The Sons of the Desert are holding a meeting, a fraternity who get together regularly for their ceremonies and whatnot, and also the odd convention where they can let their hair down for a weekend. One such convention is planned soon, but for two members, Stan (Stan Laurel) and Ollie (Oliver Hardy), there may be a problem, which explains why Stan looks so upset when their leader is ordering everyone to take the oath of attendance for it. On the way home in the taxi cab, Ollie asks him what the issue was, and Stan replies he doesn’t think his wife Betty (Dorothy Christy) will allow him permission to go, and now he’s fretting he will be the only one to break the promise; his best pal is disgusted with this behaviour.
According to Ollie, he is the King of his castle, which you will be less than surprised to learn is simply not the case, as he is as henpecked as Stan is. Of all the Laurel and Hardy features, rather than their many short subjects, Sons of the Desert was their most typical, and is often held up as the finest of their films to last over an hour in length (though not much over an hour, it had to be said, they kept things succinct in those days). Although some would have it that Way Out West is funnier, and it probably is, that was not to do down their efforts here which demonstrated by that stage they were such seasoned performers of comedy that it was a pleasure to watch such professionals go about their work with such finesse.
If finesse is the right word for their particular brand of buffoonery, especially one which more than anything they did posited their relationship as two overgrown little boys forever in danger of being found out by the adults, which offered an interesting relationship between them and their wives. Generously, the boys and their team made the actresses’ roles count, with Christy a duck hunter often seen toting a shotgun both as a thinly veiled threat to her hubby not to step out of line, and as a representation that she was the one taking the more masculine duties since Stan can barely walk through his own front door without making a hash of it. Mae Busch was the actress most associated with the duo (aside from Thelma Todd, perhaps) and here she was in her element.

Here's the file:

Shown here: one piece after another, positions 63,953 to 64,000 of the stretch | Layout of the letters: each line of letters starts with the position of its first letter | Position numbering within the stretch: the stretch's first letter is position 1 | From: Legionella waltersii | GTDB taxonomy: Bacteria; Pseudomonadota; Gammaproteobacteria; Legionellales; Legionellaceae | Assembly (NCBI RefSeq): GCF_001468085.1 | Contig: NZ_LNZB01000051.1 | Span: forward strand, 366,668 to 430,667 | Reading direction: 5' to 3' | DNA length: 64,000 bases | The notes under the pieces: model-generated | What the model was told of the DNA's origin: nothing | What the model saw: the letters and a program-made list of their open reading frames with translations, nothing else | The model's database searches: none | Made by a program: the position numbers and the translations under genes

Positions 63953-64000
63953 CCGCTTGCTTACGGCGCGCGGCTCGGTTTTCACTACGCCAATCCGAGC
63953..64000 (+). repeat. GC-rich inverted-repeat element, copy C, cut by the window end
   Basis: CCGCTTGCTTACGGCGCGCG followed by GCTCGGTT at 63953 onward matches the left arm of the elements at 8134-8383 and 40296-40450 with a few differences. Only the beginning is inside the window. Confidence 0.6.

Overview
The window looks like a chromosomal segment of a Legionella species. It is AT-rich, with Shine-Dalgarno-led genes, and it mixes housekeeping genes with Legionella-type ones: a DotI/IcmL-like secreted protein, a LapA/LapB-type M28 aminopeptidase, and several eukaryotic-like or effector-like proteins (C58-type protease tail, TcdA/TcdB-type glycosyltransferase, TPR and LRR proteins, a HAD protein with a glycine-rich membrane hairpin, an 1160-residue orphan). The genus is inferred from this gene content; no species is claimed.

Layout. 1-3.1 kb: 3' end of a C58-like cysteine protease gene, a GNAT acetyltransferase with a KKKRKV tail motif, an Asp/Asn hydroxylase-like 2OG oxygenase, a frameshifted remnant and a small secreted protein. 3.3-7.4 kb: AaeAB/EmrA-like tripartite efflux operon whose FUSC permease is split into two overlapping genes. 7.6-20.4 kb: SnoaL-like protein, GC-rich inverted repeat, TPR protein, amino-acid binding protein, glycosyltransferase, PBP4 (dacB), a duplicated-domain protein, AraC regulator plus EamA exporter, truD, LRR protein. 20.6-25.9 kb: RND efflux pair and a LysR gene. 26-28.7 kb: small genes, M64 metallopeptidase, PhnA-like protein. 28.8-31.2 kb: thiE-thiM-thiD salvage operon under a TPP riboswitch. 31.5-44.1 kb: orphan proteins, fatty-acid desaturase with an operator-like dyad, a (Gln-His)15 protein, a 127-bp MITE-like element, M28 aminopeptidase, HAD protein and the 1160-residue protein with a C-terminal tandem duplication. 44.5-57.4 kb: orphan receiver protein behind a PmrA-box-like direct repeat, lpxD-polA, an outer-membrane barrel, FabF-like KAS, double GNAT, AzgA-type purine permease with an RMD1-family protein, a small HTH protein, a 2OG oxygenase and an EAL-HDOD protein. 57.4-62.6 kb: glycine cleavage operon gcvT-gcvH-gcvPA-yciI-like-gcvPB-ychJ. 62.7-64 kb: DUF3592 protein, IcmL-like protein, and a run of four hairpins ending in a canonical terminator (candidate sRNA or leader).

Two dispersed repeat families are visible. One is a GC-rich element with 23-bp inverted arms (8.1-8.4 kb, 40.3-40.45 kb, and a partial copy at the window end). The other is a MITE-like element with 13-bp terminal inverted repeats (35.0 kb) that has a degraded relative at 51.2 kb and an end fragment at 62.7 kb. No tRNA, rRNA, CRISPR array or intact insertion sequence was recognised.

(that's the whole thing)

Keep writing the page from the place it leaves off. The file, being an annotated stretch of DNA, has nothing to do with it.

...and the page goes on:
Her Lottie presented the actress as someone you wouldn’t wish to get on the wrong side of, with her features all too readily lapsing into a formidable scowl, so the second Ollie tells her there’s a convention he wishes to go to, he may as well buy himself a crash helmet to protect himself from the inevitable flying crockery (it could be the fact many of the participants were too familiar with marital strife that offers this comic business its edge). It may be Stan and Ollie who we most remember, but we shouldn’t dismiss the top flight supporting casts producer Hal Roach assembled around them, and once they get to the event in Chicago one of the silent era’s finest comedians Charley Chase, not as well recalled as the two co-stars these days, and in truth not playing his accustomed persona, was very effective as the boorish prankster Stan and Ollie get lumbered with.
So how did they reach the convention without their wives' permission? It’s simple: they lied. And yet it’s not simple at all, as the message of the movie is honesty is the best policy, and as usual Ollie thinks he’s smarter than Stan so concocts a harebrained scheme where he pretends to be ill, for which a trip to Honolulu to take the air is the only cure (according to the vet they hired to pose as a doctor, that is). But the best laid plans and all that, which leads into the denouement where with crushing inevitability they are found out and pay the price, yet even with this very tangible sense of impending doom, we sympathise with Stan and Ollie because they can’t catch a break in life, though contain a certain foolish optimism that they can. We know that once the story has ended, they will be embroiled in yet another scheme that will drop off into chaos and even their best intentions go astray, which is the reason audiences continue to return to their work, we see their ludicrous qualities and in a funny way, relate.